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Desi dabba solution to single-use plastic

Environmentalists won’t have any tiffs with this Indian tiffin takeaway.

ET Bureau|
Last Updated: Feb 19, 2020, 08.52 AM IST
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an Indian-origin proprietor of a Bradford eatery has started using deposit-returnable tiffin carriers instead of single-use plastic containers to dish out tikka masala to his takeaway clientele.
An Indian-origin proprietor of a Bradford eatery has started using deposit-returnable tiffin carriers instead of single-use plastic containers to dish out tikka masala to his takeaway clientele.
Mumbai’s famed dabbawalas have become a part of urban legend and an exemplar of Sigma Six efficiency for corporate managements the world over. Now, the desi dabba is proving its efficacy as an environmentally-friendly utensil in Britain.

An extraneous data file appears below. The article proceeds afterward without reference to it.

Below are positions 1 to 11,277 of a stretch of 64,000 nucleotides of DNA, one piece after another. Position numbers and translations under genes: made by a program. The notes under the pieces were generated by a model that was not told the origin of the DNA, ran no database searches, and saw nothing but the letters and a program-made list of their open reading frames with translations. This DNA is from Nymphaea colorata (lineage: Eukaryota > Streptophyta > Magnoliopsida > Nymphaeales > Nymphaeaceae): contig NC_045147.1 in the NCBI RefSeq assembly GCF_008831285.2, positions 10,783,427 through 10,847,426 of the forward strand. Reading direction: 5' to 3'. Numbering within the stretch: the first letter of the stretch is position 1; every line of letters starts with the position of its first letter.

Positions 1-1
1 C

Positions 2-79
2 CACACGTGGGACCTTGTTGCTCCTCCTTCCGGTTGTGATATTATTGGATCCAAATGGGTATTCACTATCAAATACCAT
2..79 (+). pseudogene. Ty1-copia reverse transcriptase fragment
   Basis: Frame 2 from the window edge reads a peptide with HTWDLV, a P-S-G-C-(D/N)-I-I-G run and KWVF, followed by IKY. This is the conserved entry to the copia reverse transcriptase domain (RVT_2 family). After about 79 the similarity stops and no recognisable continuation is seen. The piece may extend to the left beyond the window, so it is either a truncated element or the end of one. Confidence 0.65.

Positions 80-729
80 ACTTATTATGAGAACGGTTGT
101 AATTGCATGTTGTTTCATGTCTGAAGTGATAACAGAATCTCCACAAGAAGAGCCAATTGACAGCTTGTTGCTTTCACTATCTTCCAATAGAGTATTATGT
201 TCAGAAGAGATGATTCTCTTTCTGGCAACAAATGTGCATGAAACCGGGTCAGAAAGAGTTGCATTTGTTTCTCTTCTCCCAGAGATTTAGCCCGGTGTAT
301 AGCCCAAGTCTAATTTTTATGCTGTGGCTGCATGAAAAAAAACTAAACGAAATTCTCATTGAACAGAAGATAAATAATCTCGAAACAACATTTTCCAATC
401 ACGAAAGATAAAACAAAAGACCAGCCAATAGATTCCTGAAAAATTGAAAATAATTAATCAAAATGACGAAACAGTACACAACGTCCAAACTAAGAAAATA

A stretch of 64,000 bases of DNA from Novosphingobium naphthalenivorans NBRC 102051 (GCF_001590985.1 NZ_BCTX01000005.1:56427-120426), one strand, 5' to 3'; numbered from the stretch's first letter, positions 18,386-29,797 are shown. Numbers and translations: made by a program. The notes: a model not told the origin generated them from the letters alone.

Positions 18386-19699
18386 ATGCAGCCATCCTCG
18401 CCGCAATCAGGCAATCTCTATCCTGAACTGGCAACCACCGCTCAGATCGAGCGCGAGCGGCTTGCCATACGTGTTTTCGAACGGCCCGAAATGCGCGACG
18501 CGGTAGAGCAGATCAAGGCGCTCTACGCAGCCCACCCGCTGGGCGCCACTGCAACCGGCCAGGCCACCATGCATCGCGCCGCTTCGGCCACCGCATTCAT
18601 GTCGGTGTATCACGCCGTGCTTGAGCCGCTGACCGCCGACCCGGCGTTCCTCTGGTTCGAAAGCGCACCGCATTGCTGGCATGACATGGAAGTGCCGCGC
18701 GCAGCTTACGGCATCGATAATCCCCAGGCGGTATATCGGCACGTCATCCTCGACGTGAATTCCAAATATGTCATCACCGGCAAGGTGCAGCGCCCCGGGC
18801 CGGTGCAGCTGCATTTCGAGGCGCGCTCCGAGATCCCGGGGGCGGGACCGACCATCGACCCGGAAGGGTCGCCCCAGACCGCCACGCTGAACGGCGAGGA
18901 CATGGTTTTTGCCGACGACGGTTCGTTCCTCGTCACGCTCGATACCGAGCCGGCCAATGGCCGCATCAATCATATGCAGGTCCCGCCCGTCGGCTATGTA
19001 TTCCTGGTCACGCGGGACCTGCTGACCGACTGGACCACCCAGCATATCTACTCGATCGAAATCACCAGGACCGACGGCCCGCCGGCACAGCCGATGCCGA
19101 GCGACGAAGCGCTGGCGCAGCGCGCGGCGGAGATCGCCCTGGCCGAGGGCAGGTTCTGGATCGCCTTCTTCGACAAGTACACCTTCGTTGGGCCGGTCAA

Doing his bit to help make the environment litter-free, an Indian-origin proprietor of a Bradford eatery has started using deposit-returnable tiffin carriers instead of single-use plastic containers to dish out tikka masala to his takeaway clientele.

To curry favour, literally, with customers, he offers a 10% discount to those who opt for dabbas instead of bags.

With the resurgence of Raj nostalgia in post-Brexit Britain, tiffin carriers could have an added appeal in that the word, if not the container with which it is now associated, is a coinage of the Empire.

In the early19th century, the colonials in India, in an adjustment to the climate, shifted their 3.00 pm dinner to late evening and had a light noontime meal that they termed tiffin, a possible derivative of the old English tippen, which meant a small drink, or sip.

The word came to be associated with a meal to be had in the early afternoon, and which was often conveyed from kitchen to consumer in a multi-tiered container called a tiffin carrier.

Thanks to this homely container, Bradford is proving that while there may not be a free lunch, there certainly can be a plastic-free variant of it.

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